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Volvo’s smallest SUV targets younger buyers

PROS

  • Less expensive path to Volvo SUV ownership
  • Bold styling and finishes available
  • Likely to be cost-effective to run

CONS

  • No word yet on prices

Verdict

This forthcoming Volvo XC40 crossover is aiming to replicate the success of the XC60 and XC90 SUVs in a smaller package.

Volvo’s yet to reveal exactly how the production XC40 SUV will look, but from shots of prototype models undergoing rigorous testing, it’s clear that it retains much of the look of the Concept 40.1 unveiled in 2016, including that unusual kink in the window line.

New small car platform

The first model based on Volvo’s new, smaller, Compact Modular Architecture (CMA) underpinnings, the XC40 will be a premium-priced alternative to the likes of the Audi Q3, BMW X1 and Mercedes-Benz GLA.

That CMA platform will also form the basis of other future Volvo 40-series models, as well as an SUV for the brand new Lynk & Co marque, which enters European markets in 2018.

Lynk & Co and Volvo are both owned by Chinese car giant Geely.

Efficient engine range expected

Which powerplants the Volvo XC40 SUV will have installed is still to be announced, but expect electrification in the forms of Twin Engine plug-in hybrids and full EVs to be available early in the newcomer’s life-cycle.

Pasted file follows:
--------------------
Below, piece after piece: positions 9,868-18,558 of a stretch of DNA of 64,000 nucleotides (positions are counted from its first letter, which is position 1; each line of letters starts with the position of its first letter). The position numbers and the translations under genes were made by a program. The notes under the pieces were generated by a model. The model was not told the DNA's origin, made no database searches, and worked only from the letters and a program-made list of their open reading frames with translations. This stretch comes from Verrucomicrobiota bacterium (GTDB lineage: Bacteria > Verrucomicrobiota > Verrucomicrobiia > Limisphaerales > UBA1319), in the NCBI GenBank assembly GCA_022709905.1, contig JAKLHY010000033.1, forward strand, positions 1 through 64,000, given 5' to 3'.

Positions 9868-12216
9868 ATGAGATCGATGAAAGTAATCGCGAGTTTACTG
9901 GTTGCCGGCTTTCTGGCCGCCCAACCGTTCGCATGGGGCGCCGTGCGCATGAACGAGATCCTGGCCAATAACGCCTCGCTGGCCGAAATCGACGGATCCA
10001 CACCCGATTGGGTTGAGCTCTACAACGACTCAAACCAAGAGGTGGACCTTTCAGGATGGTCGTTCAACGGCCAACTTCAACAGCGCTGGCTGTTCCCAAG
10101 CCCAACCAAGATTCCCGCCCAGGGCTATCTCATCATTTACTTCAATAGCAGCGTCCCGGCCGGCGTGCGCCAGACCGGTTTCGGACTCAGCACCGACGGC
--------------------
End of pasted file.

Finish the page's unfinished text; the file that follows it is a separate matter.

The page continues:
Diesels will likely be popular, which means the four-cylinder, 2.0-litre D4 will be the line-up’s likely mainstay, but the XC40 is set to be the first model fitted with Volvo’s new three-cylinder 1.5-litre petrol engine, possibly badged T3.

While we would expect all-wheel drive (AWD) to be available on the XC40 for SUV credibility, most models sold will be front-wheel drive for superior fuel efficiency and lower CO2 emissions.

Tapping into a younger market

Volvo’s hoping to attract a younger audience with the XC40, and has announced that the crossover will be available with a wider range of colours and interior finishes than any model in its current line-up.

How bold are we talking? Volvo’s confirmed that orange carpeting will be one of the possibilities.

This vibrancy could prove to be an appealing mix with the solid modernity of Volvo’s recent interiors. We expect the XC40 to follow this form with a dashboard dominated by a portrait-oriented multimedia touchscreen. Physical buttons are likely to be few and far between.

XC40 trim levels should match Volvo convention, meaning Momentum as the entry-level specification, Inscription as the most luxurious and R-Design as the sportiest.

Safety won’t be scrimped on either, given it’s a cornerstone of Volvo’s brand image. Expect a full suite of driver assistance systems to be available, including a degree of autonomous driving capability.

Specifics such as pricing will be revealed shortly after Volvo finally shows the production version of the XC40, but expect it to cost slightly less than direct rivals if Volvo remains true to form. Order books are likely to open for UK buyers before the end of 2017.

Parkers will be among the first to see and drive the Volvo XC40 SUV in the coming weeks, so check back with this page to read the latest details.

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